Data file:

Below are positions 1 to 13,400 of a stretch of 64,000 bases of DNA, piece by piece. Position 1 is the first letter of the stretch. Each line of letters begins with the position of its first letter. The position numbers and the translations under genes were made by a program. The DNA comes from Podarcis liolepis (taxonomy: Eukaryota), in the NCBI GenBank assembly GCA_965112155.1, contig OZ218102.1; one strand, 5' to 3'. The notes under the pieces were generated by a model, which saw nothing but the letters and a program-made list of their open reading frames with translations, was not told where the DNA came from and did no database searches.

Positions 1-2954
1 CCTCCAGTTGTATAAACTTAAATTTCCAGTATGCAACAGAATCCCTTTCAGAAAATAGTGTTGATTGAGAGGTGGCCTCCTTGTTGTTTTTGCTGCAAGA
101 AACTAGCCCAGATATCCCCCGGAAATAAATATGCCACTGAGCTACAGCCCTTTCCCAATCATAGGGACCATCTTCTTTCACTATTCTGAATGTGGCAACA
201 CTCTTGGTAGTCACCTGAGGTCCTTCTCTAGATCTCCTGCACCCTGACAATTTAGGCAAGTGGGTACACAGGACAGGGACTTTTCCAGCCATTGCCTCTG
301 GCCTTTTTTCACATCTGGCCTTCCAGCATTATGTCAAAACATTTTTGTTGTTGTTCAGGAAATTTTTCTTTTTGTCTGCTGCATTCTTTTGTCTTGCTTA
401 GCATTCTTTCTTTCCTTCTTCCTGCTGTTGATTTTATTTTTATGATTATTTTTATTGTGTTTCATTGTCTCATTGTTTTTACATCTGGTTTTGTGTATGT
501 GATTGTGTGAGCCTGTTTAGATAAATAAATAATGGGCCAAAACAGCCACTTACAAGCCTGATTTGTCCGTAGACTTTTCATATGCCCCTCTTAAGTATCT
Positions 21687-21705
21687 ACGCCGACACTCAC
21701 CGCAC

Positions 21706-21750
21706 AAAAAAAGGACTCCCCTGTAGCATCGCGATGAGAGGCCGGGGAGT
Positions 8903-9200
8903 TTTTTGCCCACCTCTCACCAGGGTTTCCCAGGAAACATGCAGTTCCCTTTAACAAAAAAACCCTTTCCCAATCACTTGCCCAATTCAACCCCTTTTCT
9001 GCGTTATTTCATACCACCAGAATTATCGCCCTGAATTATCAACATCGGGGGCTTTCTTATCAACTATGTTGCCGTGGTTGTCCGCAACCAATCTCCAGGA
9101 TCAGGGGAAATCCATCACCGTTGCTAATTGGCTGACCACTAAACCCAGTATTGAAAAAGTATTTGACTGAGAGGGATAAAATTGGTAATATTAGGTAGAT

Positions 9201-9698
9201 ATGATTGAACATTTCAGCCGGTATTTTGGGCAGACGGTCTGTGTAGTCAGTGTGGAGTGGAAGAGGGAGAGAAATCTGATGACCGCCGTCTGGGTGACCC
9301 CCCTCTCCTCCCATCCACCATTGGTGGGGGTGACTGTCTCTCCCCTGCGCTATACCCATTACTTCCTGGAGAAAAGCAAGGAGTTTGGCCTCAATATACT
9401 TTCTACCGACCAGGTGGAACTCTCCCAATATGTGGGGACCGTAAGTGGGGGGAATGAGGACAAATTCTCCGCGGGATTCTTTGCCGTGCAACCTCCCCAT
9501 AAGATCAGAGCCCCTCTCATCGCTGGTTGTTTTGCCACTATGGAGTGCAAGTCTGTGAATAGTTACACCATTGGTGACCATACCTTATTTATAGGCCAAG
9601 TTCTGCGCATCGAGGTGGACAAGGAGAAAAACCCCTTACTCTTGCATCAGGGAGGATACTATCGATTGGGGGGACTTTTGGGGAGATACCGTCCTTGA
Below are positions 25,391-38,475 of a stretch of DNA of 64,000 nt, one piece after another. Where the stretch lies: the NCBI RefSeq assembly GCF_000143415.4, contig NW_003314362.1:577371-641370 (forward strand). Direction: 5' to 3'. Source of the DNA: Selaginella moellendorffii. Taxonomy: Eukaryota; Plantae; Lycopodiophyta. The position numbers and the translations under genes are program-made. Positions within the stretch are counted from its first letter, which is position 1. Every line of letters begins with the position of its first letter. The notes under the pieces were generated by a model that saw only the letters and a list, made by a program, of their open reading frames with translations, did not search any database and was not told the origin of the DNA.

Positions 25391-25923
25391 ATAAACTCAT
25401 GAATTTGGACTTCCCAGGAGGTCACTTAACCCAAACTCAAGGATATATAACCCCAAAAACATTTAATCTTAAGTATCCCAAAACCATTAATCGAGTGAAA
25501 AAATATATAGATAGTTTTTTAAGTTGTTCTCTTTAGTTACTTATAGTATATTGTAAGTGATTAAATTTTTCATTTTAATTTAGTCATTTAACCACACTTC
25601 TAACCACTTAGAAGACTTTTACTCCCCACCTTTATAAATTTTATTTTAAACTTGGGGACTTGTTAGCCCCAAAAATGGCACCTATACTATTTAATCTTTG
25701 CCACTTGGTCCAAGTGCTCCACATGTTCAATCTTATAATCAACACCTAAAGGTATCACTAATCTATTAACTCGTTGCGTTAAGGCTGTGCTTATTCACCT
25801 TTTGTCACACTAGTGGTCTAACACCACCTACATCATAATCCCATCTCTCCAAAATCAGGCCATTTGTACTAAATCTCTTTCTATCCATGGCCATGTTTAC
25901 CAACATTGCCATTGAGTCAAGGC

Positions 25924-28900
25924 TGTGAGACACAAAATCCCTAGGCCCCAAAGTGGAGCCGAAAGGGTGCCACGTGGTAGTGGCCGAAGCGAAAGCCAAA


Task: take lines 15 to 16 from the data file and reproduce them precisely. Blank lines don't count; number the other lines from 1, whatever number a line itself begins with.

8903 TTTTTGCCCACCTCTCACCAGGGTTTCCCAGGAAACATGCAGTTCCCTTTAACAAAAAAACCCTTTCCCAATCACTTGCCCAATTCAACCCCTTTTCT
9001 GCGTTATTTCATACCACCAGAATTATCGCCCTGAATTATCAACATCGGGGGCTTTCTTATCAACTATGTTGCCGTGGTTGTCCGCAACCAATCTCCAGGA